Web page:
When esteem is given to everybody for their personality and talent, the appetite for more disappears and social justice appears.


Bedingungsloses Grundeinkommen bedeutet Grundeinkommen für alle. Dieses alternative Geldsystem wird seit Jahren diskutiert. Die Idee dahinter ist, dass jede Person von der Regierung eine gesetzlich festgelegte Zuwendung pro Monat erhält. Die Auszahlung erfolgt unabhängig von Alter oder Arbeitssituation. Die Motivation hinter der Idee ist, Armut zu bekämpfen und gesellschaftliche Gerechtigkeit zu erschaffen.

Natürlich kommt ein derartiges System mit Konsequenzen: wenn alle ein Grundeinkommen bekommen, sollten auch alle Zugang zu Ausbildung und Arbeit erhalten. Dank dem Grundeinkommen für Kinder fallen Familien nicht mehr in die Armutsfalle, denn die finanzielle Bürde für eine Familie fällt dahin. Schliesslich würden soziale Dienste, wie Rentenzahlungen, Sozialleistungen und Arbeitslosengelder nicht mehr benötigt.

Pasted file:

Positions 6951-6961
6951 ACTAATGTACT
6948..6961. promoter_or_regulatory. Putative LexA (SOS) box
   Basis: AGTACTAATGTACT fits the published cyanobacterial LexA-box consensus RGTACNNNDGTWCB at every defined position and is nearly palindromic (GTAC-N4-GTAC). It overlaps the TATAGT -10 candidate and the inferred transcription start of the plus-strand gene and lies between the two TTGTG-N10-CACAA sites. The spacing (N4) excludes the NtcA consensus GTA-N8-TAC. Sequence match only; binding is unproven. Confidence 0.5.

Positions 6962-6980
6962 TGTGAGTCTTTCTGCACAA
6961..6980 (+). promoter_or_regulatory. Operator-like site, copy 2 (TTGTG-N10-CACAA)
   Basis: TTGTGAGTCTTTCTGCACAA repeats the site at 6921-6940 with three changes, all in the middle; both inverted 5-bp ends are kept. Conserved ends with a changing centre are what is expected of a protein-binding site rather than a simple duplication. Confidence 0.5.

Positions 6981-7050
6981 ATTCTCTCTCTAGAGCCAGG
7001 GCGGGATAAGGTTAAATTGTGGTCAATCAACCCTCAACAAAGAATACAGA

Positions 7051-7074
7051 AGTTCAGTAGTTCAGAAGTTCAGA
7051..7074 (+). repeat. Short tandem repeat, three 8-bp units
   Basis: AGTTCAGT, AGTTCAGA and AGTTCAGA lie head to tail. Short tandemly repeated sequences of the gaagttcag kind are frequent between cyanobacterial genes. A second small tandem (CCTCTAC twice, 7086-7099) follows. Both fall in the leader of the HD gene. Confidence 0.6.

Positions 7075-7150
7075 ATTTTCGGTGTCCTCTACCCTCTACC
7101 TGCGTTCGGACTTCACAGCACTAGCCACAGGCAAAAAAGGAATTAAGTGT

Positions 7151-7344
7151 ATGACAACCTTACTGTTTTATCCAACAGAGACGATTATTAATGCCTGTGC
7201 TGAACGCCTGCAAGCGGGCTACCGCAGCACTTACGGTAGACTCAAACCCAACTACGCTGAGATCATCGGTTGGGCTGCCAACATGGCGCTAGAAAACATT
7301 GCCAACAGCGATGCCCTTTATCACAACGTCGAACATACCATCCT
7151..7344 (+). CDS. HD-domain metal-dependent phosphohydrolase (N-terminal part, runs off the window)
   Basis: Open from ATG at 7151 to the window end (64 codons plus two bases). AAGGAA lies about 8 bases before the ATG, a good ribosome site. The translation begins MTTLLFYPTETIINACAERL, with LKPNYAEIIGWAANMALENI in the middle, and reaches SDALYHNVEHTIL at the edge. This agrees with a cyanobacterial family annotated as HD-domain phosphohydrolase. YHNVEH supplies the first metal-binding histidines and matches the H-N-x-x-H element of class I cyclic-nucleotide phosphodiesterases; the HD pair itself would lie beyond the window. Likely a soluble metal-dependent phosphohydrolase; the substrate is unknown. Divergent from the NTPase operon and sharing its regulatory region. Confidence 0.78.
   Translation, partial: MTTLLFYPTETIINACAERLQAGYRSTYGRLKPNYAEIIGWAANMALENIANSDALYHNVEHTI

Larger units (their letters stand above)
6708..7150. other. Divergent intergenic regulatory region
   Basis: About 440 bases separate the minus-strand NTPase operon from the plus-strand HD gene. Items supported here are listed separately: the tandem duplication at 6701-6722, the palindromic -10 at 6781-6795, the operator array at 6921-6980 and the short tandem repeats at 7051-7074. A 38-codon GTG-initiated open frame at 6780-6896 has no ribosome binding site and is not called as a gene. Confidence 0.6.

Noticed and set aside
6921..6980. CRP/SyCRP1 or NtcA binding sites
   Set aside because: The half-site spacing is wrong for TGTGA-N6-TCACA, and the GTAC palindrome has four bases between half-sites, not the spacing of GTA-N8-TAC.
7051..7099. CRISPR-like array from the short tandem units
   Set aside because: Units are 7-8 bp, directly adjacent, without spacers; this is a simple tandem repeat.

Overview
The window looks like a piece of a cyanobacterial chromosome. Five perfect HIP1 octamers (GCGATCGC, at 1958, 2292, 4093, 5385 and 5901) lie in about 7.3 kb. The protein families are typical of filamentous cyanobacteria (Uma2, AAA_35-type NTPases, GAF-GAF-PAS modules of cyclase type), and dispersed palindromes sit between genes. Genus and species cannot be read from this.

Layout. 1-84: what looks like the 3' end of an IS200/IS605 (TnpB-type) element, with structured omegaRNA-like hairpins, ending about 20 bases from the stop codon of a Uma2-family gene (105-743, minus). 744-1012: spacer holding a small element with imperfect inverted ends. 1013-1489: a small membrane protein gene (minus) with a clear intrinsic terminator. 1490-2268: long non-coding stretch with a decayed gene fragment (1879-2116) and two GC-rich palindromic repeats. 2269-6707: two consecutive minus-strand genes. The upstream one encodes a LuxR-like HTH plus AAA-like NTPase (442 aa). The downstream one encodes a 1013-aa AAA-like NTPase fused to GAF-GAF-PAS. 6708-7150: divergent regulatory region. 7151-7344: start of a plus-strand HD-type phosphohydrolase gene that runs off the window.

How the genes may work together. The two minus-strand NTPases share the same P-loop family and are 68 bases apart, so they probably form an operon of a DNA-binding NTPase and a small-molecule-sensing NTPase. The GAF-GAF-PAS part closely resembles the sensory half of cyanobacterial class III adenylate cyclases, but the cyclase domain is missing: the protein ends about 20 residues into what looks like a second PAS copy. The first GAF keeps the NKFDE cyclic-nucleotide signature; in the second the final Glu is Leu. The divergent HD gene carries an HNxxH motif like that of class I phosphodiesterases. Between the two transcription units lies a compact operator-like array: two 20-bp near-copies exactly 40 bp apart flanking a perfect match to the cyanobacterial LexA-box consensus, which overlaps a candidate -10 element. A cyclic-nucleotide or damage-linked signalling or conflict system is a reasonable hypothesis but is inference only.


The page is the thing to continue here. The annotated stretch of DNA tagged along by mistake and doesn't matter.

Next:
Auf den ersten Blick enthält dieses System einige interessante Details. Auf den zweiten Blick erkennen wir, dass die Umstände der Gesellschaft die gleichen sind. Wir leben weiterhin mit der Hierarchie der Werte, mit welcher wir versucht sind, das Grundeinkommen dazu zu verwenden, Prestigeobjekte zu erstehen, mit denen wir Wertschätzung erhalten wollen. Wir würden schliesslich erkennen, dass das Problem der Gesellschaft nicht in Geldmangel besteht, denn selbst wenn Geld frei gegeben wird, herrscht weiterhin soziale Ungerechtigkeit.

Solange weiterhin nur die Stärksten, Reichsten und Erfolgreichsten Wertschätzung erhalten, kann selbst das Bedingungslose Grundeinkommen Armut und soziale Ungerechtigkeit nicht lösen.